Looking back, I now know I did my first instructional design project in high school, when I was a Cadet Major in the TX-945 Air Force Junior Reserved Officer Training Corps (AFJROTC). It was my senior year (’96-’97) at North Shore High School in Houston, Texas. My instructor, Colonel Thomas W. McCay, asked me to create a booklet that could be carried in cadets’ back pockets and pulled out to be studied while they waited in lines at a boot-camp-themed AFJROTC Summer Leadership School.
The camps are a lot more fun than I’m making them sound.
Here’s a video that shows a more recent AFJROTC SLS.
As for the booklet, we divided up the content into introductory and five days of training (called Training Days, or TDs). Instructors and cadet leaders responsible for the students of the schools would quiz the students on the content of the booklet, ask them to give thoughtful, highly impromptu, and most definitely “on the spot” reactions to the content. This was both in the form of rote memorization (WHAT ARE THE CORE VALUES OF THE UNITED STATES AIR FORCE, CADET?!) and thoughtful reflections (Which of Colin Powell’s rules do you think you need to apply right now?).
Rushing to complete the task, assisted by friends (Thanks Gregory and Tiffany!) and guided by the Colonel, I’ll never forget handing him the prototype as he left to present it to other Aerospace Science Instructors (ASIs) who were meeting in the area. Holding it up with a smile, he told me, “And they said it couldn’t be done.” Still grinning, he smacked it against his hand, nodded his head to me, and strode out the door.
With some revisions, the guidebook was done and used that summer by hundreds of cadets.
I share this story in part because, time and again throughout my career as an instructional designer, people say that things cannot be done, and I take extreme pleasure in proving them – and sometimes even myself – wrong.
Of course, eventually you learn your limitations – or at least I did – and learn the hard lessons of failure. But if people genuinely have a learning or performance need, we shouldn’t say, “That can’t be done.” Rather, we should roll up our sleeves and work together to figure out how we can “adapt, improvise, and overcome.”
Yes, that quote’s from Heartbreak Ridge. And yes, back in the day we cadets could quote it – and every line from Major Payne – by heart.
The other reason I share this – really the main reason – is because I’m eternally grateful to Colonel McCay. During the three years I was in the AFJROTC, he provided a kind of home, a kind of safe place for me to grow and learn. I learned from the kinds of successes I describe here and the failures and heartaches I experienced then. I learned a lot about life from being in this Corps of Cadets.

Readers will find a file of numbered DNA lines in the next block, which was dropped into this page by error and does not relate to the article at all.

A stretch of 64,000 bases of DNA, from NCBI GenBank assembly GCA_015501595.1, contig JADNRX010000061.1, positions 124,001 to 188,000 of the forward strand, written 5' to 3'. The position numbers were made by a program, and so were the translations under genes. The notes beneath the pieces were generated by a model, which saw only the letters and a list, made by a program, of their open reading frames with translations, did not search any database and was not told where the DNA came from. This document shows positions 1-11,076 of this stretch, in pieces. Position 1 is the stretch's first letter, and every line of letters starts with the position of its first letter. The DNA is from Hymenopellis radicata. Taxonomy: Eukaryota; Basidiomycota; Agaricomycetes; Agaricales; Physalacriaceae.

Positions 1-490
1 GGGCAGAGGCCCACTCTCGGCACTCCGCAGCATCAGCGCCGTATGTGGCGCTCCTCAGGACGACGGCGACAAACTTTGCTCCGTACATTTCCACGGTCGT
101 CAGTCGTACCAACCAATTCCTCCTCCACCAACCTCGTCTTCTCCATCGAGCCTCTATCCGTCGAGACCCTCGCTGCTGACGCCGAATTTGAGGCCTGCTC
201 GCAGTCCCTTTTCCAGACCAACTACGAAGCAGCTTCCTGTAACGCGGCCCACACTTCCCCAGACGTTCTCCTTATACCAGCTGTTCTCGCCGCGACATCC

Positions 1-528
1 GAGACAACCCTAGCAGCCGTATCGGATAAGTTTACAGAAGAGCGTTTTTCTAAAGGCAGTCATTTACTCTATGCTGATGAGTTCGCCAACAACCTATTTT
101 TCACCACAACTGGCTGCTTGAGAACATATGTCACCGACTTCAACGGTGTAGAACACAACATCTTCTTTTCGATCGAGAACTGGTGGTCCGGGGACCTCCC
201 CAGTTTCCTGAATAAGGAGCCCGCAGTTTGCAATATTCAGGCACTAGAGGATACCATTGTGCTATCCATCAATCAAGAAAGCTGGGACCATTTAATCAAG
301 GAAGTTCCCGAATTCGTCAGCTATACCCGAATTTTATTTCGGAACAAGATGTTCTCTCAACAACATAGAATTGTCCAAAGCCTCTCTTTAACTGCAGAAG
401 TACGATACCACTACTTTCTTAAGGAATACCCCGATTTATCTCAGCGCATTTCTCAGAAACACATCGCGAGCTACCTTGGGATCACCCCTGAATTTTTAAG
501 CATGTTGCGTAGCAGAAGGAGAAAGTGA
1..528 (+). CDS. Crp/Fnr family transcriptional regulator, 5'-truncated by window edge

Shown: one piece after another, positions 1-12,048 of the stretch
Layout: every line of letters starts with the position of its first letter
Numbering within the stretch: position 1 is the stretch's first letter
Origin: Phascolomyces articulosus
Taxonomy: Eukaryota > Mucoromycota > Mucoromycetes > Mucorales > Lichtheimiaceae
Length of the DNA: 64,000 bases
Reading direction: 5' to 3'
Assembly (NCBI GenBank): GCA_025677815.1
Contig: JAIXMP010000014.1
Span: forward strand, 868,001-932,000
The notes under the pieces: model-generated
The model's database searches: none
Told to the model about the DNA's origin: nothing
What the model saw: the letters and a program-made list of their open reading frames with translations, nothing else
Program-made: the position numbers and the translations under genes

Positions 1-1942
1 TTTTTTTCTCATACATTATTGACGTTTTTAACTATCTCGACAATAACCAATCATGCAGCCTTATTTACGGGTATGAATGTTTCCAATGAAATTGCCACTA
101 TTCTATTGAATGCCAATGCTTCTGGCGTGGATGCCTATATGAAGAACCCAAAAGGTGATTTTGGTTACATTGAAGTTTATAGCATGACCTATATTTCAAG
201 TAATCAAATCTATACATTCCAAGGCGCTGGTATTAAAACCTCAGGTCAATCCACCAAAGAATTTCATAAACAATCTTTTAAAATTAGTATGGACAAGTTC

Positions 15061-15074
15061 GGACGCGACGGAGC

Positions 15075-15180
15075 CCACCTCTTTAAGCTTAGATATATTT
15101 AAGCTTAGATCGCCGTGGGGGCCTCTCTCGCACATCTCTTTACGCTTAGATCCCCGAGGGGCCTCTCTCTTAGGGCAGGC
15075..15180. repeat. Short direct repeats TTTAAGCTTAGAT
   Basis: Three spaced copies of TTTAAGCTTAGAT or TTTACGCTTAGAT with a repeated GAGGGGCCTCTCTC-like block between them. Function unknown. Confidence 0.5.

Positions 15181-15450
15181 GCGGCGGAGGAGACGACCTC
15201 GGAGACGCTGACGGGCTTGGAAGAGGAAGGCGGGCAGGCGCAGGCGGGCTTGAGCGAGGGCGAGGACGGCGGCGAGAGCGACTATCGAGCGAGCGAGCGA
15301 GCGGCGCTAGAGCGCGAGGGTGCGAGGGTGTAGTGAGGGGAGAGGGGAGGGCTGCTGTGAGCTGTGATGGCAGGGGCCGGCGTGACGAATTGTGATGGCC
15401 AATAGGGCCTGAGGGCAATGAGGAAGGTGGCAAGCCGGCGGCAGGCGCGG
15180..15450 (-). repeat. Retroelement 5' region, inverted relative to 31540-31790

The Colonel’s eyes – sharp and always on the alert – always seemed to find me being my best. His words always reinforced that.
I know I wasn’t the only kid dealing with garbage in those times, but it sure seemed like I was some kind of special kid to the Colonel. He spent time listening to me, helping me to grow, spent time with my family, and he worked tirelessly for the good of the cadets of TX-945.
There’s no doubt in my mind that I wouldn’t have become a teacher without him noticing that I was pretty good at teaching others how to march with the Guidon, without him helping me remember my successes in the midst of my failures, without him helping me to learn how to “get in step” with the people around me.
Some of these lessons I’m still learning.
To this day, Colonel McKay continues to inspire me. I am inspired by the sheer number of people whose lives he has made a profound difference in. I’m inspired by the way he is doing everything in his power to live life to the full, to always keep moving forward, and to pass on whatever he can to whoever will listen. I’m inspired by my friends who are all still connected together because of our common experiences under the Colonel’s leadership.
I’m inspired by the men and women my classmates have become.
The Colonel may be retired, but he’s still inspiring others today. Here’s some photos of him speaking this past Veterans Day.
Thanks, Colonel. For all I said here and more. I wish you all the best and hope you’re proud of this knucklehead.
As for my first instructional design project, you can view a pdf of the completed project (which was simply an old copy I took some rough pictures of) below.usaf-50th-cadet-sls-handbook